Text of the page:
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Dr. Pacik


“Many of us pursue pleasure with such breathless haste that we hurry past it.”
~ Søren Kierkegaard

In the classical myth told by Ovid, Pleasure is the daughter of Eros, the god of love, and Psyche, his earthly bride made immortal. The name Psyche shares the same root as the word psychology: spirit or mind. In one interpretation this ancient tale illustrates that pleasure is born from mindfulness (Psyche) and a uniting intention (Eros). Indeed, this sounds like the erotic formula for every coupling from Internet dating and tearoom cruising to sex surrogacy and marriage. It can be counterintuitive, but pleasure requires planning and self-knowledge in the same way vacationing can take as much effort and thought as working.

Sexual feelings set off nerve-bundles and neurochemicals within the body that are more intense and immediate than those which other enjoyable activities activate. Sex creates pleasurable sensations that are distinctly personal. Maybe this is one reason our sex organs are called private parts–not because they must be kept private, but because intense pleasurable sensations are experienced individually. It requires effort to share our sexual pleasure with a partner. But to show pleasure is to grow pleasure, for ourselves as well. Unfortunately our society often disdains any open display of unpretentious sexuality, regardless of whether it’s healthy or destructive.

When people compulsively pursue pleasure, especially in sex and love addiction, they’re not aware how much of the hunt is actually un-pleasurable. Whenever preceding or resulting pain is greater than the fleeting payoff, we should question the effectiveness of the enterprise. We can ask ourselves whether the enjoyment creates valued memories and anecdotes for years to come, or must be crushed and hidden upon consummation. Pleasure of which we are aware, and which we can share, has life and will continue to exist–much like the immortal progeny of Eros and Psyche.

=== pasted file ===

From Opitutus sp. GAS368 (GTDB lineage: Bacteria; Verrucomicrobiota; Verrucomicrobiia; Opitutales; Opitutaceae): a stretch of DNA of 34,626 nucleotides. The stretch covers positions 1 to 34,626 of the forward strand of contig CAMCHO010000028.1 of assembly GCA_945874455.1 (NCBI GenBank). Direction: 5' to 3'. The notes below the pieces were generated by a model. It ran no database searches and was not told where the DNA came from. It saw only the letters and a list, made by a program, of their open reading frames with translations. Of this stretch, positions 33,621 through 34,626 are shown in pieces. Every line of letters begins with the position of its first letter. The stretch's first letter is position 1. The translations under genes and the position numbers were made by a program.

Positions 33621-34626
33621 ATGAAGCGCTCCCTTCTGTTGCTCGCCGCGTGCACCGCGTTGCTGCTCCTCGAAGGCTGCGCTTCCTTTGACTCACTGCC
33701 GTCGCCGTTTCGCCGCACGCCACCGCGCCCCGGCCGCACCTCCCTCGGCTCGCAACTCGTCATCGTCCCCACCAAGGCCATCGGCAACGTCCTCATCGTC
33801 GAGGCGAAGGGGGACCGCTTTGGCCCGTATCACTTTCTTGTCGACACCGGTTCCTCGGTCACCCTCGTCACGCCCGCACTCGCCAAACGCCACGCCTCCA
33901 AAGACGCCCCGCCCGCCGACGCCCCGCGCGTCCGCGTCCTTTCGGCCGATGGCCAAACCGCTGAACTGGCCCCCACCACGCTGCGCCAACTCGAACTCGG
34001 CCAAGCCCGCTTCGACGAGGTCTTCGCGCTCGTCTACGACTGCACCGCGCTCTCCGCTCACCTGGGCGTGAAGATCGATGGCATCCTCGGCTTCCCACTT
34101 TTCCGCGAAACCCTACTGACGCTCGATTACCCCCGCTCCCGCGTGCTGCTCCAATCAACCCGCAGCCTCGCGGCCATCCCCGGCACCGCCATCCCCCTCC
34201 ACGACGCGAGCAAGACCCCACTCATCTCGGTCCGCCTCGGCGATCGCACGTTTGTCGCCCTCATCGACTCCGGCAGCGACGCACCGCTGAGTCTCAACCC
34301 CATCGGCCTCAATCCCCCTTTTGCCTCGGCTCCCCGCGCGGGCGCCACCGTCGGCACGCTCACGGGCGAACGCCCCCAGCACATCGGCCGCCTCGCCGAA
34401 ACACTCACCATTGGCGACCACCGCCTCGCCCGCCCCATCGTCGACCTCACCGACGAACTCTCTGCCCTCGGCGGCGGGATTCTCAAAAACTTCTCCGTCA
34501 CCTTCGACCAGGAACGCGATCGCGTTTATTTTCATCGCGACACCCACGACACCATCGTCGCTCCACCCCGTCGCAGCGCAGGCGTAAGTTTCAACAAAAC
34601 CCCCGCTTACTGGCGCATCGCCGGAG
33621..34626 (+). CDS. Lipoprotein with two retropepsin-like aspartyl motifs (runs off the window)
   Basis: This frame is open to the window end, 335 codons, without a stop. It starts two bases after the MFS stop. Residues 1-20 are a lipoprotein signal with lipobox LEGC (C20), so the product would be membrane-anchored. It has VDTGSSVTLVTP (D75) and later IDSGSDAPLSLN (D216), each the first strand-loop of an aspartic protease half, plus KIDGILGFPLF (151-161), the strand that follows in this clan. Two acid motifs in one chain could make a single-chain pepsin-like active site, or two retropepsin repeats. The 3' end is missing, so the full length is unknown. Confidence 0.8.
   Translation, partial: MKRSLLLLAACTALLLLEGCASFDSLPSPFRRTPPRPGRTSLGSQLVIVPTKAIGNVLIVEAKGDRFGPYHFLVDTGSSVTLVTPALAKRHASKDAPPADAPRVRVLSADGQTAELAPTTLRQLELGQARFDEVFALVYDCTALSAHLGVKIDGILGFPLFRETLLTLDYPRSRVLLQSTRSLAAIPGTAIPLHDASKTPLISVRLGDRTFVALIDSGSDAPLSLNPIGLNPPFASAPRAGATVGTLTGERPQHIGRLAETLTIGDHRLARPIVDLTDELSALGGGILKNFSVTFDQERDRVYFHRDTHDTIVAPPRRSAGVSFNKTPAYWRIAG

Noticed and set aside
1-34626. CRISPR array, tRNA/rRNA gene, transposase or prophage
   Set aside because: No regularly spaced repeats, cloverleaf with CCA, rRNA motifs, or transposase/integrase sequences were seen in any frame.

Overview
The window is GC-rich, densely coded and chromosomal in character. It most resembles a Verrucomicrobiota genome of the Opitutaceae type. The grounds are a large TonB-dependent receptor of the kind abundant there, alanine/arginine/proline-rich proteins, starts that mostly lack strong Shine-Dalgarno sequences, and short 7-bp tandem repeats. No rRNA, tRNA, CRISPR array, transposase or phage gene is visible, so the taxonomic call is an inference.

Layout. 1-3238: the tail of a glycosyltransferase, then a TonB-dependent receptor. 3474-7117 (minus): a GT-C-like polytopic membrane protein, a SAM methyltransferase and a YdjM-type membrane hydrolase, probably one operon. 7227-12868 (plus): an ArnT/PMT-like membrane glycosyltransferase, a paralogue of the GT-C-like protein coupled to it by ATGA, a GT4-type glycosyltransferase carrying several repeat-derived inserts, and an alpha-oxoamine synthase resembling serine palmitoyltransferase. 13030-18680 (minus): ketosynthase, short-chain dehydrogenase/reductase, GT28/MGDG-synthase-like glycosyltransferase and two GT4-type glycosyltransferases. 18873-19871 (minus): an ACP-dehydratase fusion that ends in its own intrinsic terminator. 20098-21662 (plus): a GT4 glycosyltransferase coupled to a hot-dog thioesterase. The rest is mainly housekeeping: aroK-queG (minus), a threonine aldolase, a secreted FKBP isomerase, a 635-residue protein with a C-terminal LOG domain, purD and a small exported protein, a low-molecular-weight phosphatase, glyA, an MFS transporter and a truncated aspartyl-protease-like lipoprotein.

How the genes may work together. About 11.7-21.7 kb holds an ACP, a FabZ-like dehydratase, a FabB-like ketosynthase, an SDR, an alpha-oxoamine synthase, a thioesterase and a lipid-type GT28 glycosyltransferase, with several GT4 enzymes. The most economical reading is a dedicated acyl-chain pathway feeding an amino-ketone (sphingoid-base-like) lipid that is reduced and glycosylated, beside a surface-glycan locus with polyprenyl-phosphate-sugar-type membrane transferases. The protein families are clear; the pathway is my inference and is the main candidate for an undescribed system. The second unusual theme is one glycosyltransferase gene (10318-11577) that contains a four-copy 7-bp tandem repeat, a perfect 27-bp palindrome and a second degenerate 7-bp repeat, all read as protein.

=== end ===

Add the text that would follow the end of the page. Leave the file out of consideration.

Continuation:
• Consider what brings you pleasure, and how you share your pleasure with others. Do you narrate the enjoyable sensations you receive like making a report? Do you convey your feelings wordlessly, with sounds or facial expressions? Or do you count on their being communicated by themselves, as through osmosis?
• Experience pleasure today, and let yourself show it. First, practice alone and relay your feelings out loud. When you feel comfortable, practice sharing your experience of simple pleasures with other people.

From the MIRROR OF INTIMACY book The Daily Meditation Book by Alexandra Katehakis and Tom Bliss

There is considerable value to this article. Too often one does not emote ones feelings and experiences leaving the other person in the dark regarding whether something is pleasurable or not. We all rely on this type of feedback for future behavior patterns. Feedback is often more than words. During love making sounds are just as important if not more so. Given the low libido that so many women (and some of their partners) with vaginismus experience it is fairly common that individuals become closed to expressing themselves. For those who feel closed make an effort to become more open and transparent in your interaction.